C W Culling
C W Culling was the professional at the Gro▀herzoglicher Golf Club in Darmstadt at the start of the First World War and, eight weeks after Britain declared war on Germany, he was less than thrilled with his position, writing, in a letter which found its way into the Around the 19th Hole Section of December’s The American Golfer.
‘Excuse me taking the liberty of writing to you, but if you should hear of a Golf Club wanting a professional, I should be most pleased if you would think of me, as I have at present nothing to do, the Club being closed up, and they do not intend to play the game here again. I am at present at the Golf Club unable to get away.’
The club told a different story and claimed he wouldn’t go away! As recounted in the May 1915 issue of The American Golfer, 'At the outbreak of the war, all play was suspended, both on the golf links and the tennis courts. In consequence, the income of the club fell off, while the expenses continued. We tried to get rid of the English golf professional Culling and his wife, who had charge of the restaurant. This was impossible as regards Mr. Culling, and his wife refused to leave him.'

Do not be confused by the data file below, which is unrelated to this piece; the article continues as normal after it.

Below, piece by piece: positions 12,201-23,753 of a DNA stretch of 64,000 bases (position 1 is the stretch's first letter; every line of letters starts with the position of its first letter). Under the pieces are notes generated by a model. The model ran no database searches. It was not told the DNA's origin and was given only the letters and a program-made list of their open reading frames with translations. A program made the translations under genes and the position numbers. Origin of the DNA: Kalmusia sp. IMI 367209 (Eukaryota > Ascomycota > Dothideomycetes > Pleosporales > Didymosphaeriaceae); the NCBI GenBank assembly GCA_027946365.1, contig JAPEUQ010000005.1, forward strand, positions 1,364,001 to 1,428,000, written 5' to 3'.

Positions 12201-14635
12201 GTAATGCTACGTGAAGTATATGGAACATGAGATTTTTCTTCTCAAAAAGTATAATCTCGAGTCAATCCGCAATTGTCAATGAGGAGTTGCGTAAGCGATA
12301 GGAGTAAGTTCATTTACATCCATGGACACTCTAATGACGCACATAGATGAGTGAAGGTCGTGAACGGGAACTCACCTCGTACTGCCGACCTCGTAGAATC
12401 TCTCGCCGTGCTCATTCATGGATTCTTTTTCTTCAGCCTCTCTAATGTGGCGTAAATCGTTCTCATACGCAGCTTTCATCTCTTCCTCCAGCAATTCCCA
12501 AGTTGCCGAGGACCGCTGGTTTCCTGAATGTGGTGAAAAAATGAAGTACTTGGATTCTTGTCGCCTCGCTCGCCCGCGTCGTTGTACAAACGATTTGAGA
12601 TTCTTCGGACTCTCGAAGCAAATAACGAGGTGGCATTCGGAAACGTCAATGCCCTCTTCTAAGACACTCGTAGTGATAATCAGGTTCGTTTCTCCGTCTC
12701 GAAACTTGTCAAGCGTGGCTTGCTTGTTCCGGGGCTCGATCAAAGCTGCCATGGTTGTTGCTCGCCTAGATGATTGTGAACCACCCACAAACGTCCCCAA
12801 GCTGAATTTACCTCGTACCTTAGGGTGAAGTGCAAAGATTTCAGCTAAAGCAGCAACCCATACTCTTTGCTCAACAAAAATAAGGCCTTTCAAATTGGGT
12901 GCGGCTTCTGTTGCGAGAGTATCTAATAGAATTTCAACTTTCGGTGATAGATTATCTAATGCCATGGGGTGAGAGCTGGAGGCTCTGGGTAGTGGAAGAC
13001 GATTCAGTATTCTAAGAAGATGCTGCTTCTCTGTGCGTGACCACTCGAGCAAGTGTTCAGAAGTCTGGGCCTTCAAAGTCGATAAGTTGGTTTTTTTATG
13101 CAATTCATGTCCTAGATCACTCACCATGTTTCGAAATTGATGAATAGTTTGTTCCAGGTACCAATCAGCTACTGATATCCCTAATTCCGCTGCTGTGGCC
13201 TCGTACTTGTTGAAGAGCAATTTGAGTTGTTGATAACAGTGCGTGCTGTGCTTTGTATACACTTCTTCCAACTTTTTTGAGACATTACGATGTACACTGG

Whichever version is correct, by the time Culling’s plea reached the press it was too late. He was interned at the Ruhleben camp around Berlin’s racecourse in November 1914 and his wife returned to England. Unfortunate as that was, he might consider himself rather lucky if he had been trying to play hardball with his employer. The administration of the club at Darmstadt was apparently in the hands of Oberhofmarschall Freiherr von Ungern-Sternberg who was not your run-of-the-mill committee man. Murderous psychopath is probably too charitable a description. After unimaginable thuggery in the Russian cavalry and bloodthirsty torture of Jews and Bolsheviks as a White Russian governor he formed a private army and invaded Mongolia in 1920 and installed himself as dictator. Fortunately he was so hated he fled back to Russia where he was tried and shot to the relief of all sides.
The Ruhleben magazine shows Culling taking part in the professionals’ tournament held in the camp in 1916 but I can find no record of him playing professional golf after the war.
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